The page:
88 views

I think all the options have at least one solution in $(0,1)$. First of all, $g'(x)=f(x)$. For option A, Let $F(x)=e^{-x}g(x)$. $\implies F(0)=F(1)=0$ $\implies \exists c \in (0,1)$ for which $F'(x)=0$...

61 views

Just to clarify, Fermat number is a number of the type $2^{2^n}+1$. About the part that no Fermat number ($F_n$) is a perfect square, I think the reasoning provided is correct. $F_n\equiv 7 \pmod {10}$...

56 views

Actually for (1), $n=1$ is a counterexample (trivial case, but counterexample nonetheless). $n^2 \equiv 0$ or $1 \pmod 3$. $\implies n^2+2\equiv 2$ or $0 \pmod 3$ and $n^2+2 \neq 0 \pmod 3$ (and here ...

94 views

I totally agree with the first answer. Here I'm just going to explain why it is corect. If we had $x_1 +x_2 +x_3+ \cdots +x_n =k$, then the number of integer solutions to this equation, where $x_i \... View answer 2 answers -2 votes 60 views Accepted answer 1 votes$\frac{dy}{dx}=\frac{x}{y}+\sqrt{\left(\frac{x}{y}\right)^2+1}$Let$y=tx$.$\implies \frac{dy}{dx}=t+x\frac{dt}{dx}\implies t+x\frac{dt}{dx}=\frac{1}{t} +\sqrt{\left(\frac{1}{t}\right)^2+1}\...

114 views

You need to substitute $\theta=\arcsin(\frac{x}{a})$, or as you said just find $\sin(4\theta)$ and $\sin (2\theta)$ using the double angle properties and put the values in the final answer.

56 views

You have almost solved it. You need to prove that $a(\sqrt{a}-\sqrt{b})+b(\sqrt{b}-\sqrt{a})\ge 0$. which is true due to the following : $a(\sqrt{a}-\sqrt{b})-b(\sqrt{a}-\sqrt{b})\ge 0$ $\implies (a-b)... View answer 1 answers 1 votes 101 views Accepted answer 1 votes Note: I'm going to introduce some integer variables like$k,n ,m $etc. They are only for the purpose of showing the remainder of a number when divided by a particular number. For example if I say$x=...

71 views

Q. Show that $16$ $|$ $19^{4n+1} +17^{3n+1} -4$ $\forall$ $n \in \mathbb N$. First of all, simplify the expression. Write $19=16+3$ and $17=16+1$, then use binomial theorem to expand it. That way ...

51 views

I don't think there is any value of $b$ for which it can be the vertex. Proof: $4=9-9b-5$ (Vertex lies on the parabola) $\implies b=0$ But the slope of tangent at the vertex should be zero, that is $\... View answer 5 answers 1 votes 72 views 1 votes Okay so you have a doubt in how$PM=y$and$PN=x$. When we write the equation$y^2=4ax$, the$PM$stands for axis of the parabola and$PN$stands for the tangent at the vertex. For the parabola$y^...

64 views

Assuming $(x,y,z,k) \in \mathbb Z$, $z^2 \equiv 0$ or $1\pmod 4$ and since $y^2 \equiv 0$ or $1 \pmod 4$ $kx^2 \not\equiv 2 $$\pmod 4 Now, as x^2 \equiv 0 or 1 \pmod 4, k \not\equiv ... View answer 3 answers 3 votes 80 views 0 votes If the given quadratic is ax^2+bx+c with \Delta=b^2-4ac, then ax^2+bx+c=\frac{1}{4a}\left( 2ax +b \right)^2 - \frac{\Delta}{4a}, which means the minimum or maximum value of the quadratic (- \... View answer 3 answers 2 votes 33 views 0 votes It's the same as proving that n^2-1 \equiv 0 \pmod 24. Since n \equiv 1 \pmod 2 \implies (n-1)(n+1) \equiv 0 \pmod 8 (as one of n-1, n+1 will be 2 \pmod 4 and the other will be 0 \pmod 4) ... View answer 1 answers 0 votes 107 views 0 votes This has to do with Gauss's Lemma for polynomials. It states that a primitive polynomial is irreducible over the integers if and only if it is irreducible over the rational numbers. So in the given ... View answer 5 answers 3 votes 142 views 0 votes I=\int \frac{dx}{(x^2+1)^2}=\frac{1}{2} \int \frac{1+x^2+1-x^2}{x^4+2x^2+1}.dx \implies I= \frac{1}{2} \left ( \int \frac{1+x^2}{x^4+2x^2+1}.dx +\int \frac{1-x^2}{x^4+2x^2+1}.dx\right). I_1=\int \... View answer 1 answers 0 votes 75 views 0 votes Partial progress : Here's the proof that n power numbers for any even n&gt;1 (i.e. squares, 4 th powers etc.) can't achieve all remainders modulo k for k \gt 2. Define sets A and B as ... View answer 4 answers 2 votes 340 views 0 votes Let f(x) be a function differentiable at x=0. Case 1: f is an even function.$$ f'(x)= \lim_{h \to 0} \frac{f(x+h)-f(x)}{h} = \lim_{h \to 0} \frac{f(x)-f(x-h)}{h}.$$Now find f'(-x).$$f'(-x)= ... View answer 2 answers 2 votes 81 views 0 votes If you have a polynomial$p(x)$of degree$n$, and you are given that$p(x)$has$n$roots, all of which are real then between any pair of consecutive roots (according to your graph, roots which are ... View answer 3 answers -1 votes 460 views 0 votes The method suggested in the first answer is easier than what I am going to use. We can find the coefficient of$x^{15}$in the expansion of$$(x^{-3} + x^{-2} + \cdots )(x^{0} + x^{1} + \cdots )(x^{-... View answer 2 answers 1 votes 69 views Accepted answer 0 votes You know that$x_n \lt x_{n+1}\implies x_n \lt \sqrt{3+2x_n}\implies 2x_n \lt 2 \sqrt{3+2x_n}\implies 3+ 2x_n \lt 3+ 2 \sqrt{3+2x_n}\implies \sqrt{3+ 2x_n} \lt \sqrt{3+ 2 \sqrt{3+2x_n}}...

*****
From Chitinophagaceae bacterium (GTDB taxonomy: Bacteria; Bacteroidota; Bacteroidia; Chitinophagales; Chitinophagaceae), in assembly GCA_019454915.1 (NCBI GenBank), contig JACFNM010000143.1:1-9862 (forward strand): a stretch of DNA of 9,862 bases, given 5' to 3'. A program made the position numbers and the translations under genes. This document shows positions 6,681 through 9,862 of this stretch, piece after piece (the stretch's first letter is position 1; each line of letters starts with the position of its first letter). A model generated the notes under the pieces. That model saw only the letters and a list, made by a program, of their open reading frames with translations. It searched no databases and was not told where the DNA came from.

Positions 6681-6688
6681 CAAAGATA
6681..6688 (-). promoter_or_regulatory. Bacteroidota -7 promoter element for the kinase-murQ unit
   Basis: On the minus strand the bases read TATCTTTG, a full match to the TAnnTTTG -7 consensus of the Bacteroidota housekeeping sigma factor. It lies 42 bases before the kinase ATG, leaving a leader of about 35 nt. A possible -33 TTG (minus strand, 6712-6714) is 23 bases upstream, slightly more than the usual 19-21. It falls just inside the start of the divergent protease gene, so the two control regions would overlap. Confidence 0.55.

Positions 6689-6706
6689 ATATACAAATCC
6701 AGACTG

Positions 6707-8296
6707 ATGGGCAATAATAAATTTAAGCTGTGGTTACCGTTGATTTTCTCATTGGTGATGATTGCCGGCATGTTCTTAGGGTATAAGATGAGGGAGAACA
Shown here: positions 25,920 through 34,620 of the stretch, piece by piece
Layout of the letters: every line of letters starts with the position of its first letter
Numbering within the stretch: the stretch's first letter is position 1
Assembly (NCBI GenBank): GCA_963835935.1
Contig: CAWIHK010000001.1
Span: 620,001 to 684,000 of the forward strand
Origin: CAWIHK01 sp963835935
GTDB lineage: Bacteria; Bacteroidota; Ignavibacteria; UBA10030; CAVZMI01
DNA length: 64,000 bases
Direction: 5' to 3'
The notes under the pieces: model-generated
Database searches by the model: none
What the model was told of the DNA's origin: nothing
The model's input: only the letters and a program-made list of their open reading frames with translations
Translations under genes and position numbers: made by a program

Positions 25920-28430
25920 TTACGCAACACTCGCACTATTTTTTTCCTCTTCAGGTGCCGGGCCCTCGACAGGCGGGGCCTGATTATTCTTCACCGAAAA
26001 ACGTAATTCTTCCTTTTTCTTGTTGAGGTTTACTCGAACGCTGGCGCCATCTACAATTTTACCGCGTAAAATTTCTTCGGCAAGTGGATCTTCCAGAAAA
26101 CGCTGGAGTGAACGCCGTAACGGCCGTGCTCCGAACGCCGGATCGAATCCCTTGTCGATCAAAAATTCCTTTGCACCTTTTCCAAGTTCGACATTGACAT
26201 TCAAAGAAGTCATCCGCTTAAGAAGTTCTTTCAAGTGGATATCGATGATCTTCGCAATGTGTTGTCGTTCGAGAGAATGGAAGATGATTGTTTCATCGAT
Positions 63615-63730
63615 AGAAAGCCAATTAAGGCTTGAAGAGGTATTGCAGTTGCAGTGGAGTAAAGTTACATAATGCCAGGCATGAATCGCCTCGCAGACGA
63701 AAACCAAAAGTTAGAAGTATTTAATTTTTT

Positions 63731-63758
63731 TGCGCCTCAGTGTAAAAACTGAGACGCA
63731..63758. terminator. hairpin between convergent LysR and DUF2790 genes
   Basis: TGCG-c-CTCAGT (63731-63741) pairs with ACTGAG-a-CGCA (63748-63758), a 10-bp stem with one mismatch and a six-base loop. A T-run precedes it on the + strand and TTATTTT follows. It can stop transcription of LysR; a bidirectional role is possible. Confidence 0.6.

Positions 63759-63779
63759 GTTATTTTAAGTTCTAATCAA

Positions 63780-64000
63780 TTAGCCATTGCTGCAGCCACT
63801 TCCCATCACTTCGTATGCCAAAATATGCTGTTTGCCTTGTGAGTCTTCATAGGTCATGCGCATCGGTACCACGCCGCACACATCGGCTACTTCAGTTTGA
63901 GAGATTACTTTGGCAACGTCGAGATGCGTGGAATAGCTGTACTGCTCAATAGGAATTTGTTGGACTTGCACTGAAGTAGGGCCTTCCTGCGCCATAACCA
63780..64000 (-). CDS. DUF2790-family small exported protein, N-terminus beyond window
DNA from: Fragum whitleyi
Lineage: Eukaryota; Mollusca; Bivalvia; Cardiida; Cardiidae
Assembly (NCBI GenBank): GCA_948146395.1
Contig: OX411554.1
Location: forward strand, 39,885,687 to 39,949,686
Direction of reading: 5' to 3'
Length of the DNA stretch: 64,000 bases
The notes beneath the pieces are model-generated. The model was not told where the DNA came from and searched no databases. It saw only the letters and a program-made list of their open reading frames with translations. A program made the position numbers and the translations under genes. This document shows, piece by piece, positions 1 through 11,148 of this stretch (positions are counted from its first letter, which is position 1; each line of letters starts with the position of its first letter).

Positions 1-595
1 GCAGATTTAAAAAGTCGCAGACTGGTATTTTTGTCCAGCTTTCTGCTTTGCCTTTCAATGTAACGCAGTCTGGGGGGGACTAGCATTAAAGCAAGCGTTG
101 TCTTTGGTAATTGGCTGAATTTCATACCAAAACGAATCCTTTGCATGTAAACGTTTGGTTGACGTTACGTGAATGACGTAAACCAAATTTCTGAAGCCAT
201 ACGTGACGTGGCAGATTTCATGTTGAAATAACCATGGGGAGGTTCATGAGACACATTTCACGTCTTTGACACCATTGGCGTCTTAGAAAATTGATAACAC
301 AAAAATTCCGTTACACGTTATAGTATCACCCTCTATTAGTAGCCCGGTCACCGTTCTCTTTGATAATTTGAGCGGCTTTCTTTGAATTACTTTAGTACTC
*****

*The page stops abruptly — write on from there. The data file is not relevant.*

48 views
$(1+x)^n = \binom{n}{0} + x \binom{n}{1}+ \cdots +x^n \binom{n}{n}$ ----(1) We need $S= 1\binom{n}{1} -2 \binom{n}{2} + \cdots + (-1)^{n-1} n \binom{n}{n}$. In equation (1), differentiate both ...
Let $f$ be a strictly increasing function. Consider two points $A$ and $B$ on the curve $y=f(x)$. Let $A \equiv (x_1 , f(x_1))$ and $B \equiv (x_1+k , f(x_1 +k))$ for some $k \gt 0$. Clearly, $x_1+... View answer 3 answers 1 votes 75 views 0 votes If you wish to find the number of ways to express a positive integer$n$as the sum of$m$positive integers ($m\le n$) and each of the positive integers must be less than or equal to a certain value$...